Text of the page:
Special to South Florida Times

“I remembered a statement that Quincy Jones said to me; that all songs used to be built on what we called a one-bar phrase.”

The next time you see a group of Jehovah’s Witnesses making their way through your neighborhood, opening the door might lead to a very pleasant surprise. Multiple-Grammy-winning jazz guitarist and vocalist, George Benson, has been a member of the religious organization for several decades and still makes house calls.

Benson, who is performing at the Adrienne Arsht Center on Feb. 16 as a part of its Jazz Roots series, spoke to the South Florida Times via a telephone interview.

Responses to his Jehovah’s Witnesses visits range from disbelief: “Has anybody told you, you look like George Benson;” to adoration, “You’re George Benson, aren’t you? I just saw your show last night.”

When a reporter informs him of her fondness for his hit song, “On Broadway,” Benson gives a little history on how he came to record it and why his arrangement differs from the Drifters’ version.

Benson said when a producer approached him about recording the song, he initially declined. “Nobody wants to hear me do that. It’s a classic,” Benson said he told the producer, whose relentlessness led to Benson acquiescing.

“OK, I’ll live with it and see if I can come up with something different,” Benson told the producer. While contemplating an arrangement, he said he recalled a conversation with music legend, Quincy Jones, about the structure of songs.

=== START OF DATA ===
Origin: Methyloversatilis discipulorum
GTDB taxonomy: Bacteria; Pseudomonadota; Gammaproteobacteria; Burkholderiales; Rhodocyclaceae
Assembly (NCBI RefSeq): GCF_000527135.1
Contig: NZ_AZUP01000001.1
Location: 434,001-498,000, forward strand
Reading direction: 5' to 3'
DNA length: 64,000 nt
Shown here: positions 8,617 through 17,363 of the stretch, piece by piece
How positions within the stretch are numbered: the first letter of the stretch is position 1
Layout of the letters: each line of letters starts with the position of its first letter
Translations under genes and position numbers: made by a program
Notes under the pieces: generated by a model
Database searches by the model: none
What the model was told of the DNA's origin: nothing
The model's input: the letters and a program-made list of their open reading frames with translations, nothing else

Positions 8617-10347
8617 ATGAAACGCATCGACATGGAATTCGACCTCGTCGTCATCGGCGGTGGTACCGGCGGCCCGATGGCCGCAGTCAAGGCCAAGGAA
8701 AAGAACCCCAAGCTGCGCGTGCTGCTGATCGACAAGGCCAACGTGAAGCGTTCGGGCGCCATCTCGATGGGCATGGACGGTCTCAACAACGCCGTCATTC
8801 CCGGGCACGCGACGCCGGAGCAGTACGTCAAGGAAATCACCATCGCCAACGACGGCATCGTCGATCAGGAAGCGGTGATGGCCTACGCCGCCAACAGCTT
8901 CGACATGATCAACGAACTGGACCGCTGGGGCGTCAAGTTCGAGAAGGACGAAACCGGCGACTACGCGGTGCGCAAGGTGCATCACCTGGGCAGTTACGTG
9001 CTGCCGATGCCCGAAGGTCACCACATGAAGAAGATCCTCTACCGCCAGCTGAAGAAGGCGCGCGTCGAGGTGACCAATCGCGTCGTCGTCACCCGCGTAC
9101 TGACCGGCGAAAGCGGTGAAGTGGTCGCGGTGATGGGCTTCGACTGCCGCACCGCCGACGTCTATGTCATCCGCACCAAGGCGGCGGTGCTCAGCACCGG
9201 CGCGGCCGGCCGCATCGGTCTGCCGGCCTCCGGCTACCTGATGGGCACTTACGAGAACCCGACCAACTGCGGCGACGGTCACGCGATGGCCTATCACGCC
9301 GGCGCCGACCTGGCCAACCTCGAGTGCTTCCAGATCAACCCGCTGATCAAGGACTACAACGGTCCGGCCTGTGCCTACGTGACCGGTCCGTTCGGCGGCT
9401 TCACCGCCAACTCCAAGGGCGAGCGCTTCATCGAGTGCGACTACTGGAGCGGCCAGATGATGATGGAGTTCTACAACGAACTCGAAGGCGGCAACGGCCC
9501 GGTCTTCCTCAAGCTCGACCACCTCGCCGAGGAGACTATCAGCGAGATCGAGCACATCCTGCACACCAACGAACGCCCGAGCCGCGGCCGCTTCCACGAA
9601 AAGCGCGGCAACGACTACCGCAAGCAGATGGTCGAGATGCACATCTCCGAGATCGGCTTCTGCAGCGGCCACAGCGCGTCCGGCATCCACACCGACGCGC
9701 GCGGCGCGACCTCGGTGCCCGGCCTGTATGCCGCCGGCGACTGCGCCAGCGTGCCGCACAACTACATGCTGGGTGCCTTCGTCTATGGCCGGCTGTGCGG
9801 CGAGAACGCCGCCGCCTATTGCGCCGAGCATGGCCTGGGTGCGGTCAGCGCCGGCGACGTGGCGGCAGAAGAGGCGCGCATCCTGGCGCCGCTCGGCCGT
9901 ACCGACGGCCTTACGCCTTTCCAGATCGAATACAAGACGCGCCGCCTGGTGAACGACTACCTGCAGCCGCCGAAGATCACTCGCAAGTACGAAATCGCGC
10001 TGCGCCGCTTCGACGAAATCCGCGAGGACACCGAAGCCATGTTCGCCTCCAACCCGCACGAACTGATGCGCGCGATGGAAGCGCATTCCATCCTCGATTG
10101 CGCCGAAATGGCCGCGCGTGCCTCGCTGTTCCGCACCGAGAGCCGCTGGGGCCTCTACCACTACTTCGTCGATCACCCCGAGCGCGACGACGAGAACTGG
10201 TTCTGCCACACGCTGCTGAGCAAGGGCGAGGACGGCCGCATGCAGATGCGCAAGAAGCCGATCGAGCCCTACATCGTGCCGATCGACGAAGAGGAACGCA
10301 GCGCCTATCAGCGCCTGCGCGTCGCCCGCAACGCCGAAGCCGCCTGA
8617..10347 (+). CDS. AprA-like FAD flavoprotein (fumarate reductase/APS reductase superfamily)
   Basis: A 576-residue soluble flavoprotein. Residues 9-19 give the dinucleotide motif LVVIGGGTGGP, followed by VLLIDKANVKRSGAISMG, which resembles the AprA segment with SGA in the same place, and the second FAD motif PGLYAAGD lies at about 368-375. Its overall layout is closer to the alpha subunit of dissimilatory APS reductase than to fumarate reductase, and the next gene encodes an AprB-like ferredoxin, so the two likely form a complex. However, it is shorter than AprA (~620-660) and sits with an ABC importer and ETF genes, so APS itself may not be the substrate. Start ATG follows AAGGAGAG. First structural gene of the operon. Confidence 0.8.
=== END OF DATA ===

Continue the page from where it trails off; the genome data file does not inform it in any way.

“I remembered a statement that Quincy Jones said to me; that all songs used to be built on what we called a one-bar phrase.”

Benson hums a few notes to demonstrate what he meant. He said Jones explained that songs at the time, were “two-bar phrases.” The music legend hums a few more notes.

After considering Jones’ explanation, Benson said he decided to change the beats on “On Broadway,” from one beat to include two beats – and the rest, as they say, is history. His decision was not without a fight, however.

“I could not convince my band that that would work. I got mad at one guy, ‘you weren’t even born when that song came out;’ He asked his reluctant band, “Can we try it this way, just for now?”

They did. And all these years later, Benson’s restructured melody of “On Broadway” is one facet of its beauty and staying power; still in rotation on smooth jazz radio stations and music streaming portals across the country. It also won him a 1978 Grammy for Best Male R&B Vocal Performance.

While most of his records are solo performances, Benson has had the pleasure of collaborating with many greats. He said one of his favorites was a live concert Luciano Pavarotti for 30,000 fans in the opera legend’s hometown of Modena, Italy.

Benson said he wished he had collaborated with jazz peers Ella Fitzgerald and Wes Montgomery. If he could collaborate with a contemporary artist in the near future, a very popular R&B standout would be his choice.

“That youngster, Usher. He’s very different. His writing is wonderful. His concepts are very good. They’re simple, but there’s some sophistication in the way he approaches them,” he said of his appreciation for the singer’s style.

Benson said he also has deep appreciation for his fans and looks forward to sharing the music with them.

Their love of the music, he shared, “made me love the songs even more. We get a joy out of playing them.”

Plus, he respects what people encounter to attend a concert.

“They go through a lot to come to our shows,” he said, referring to babysitters, traffic, parking costs and the requisite visit to a restaurant or bar prior to the show. “We owe them the best performance we can give them.”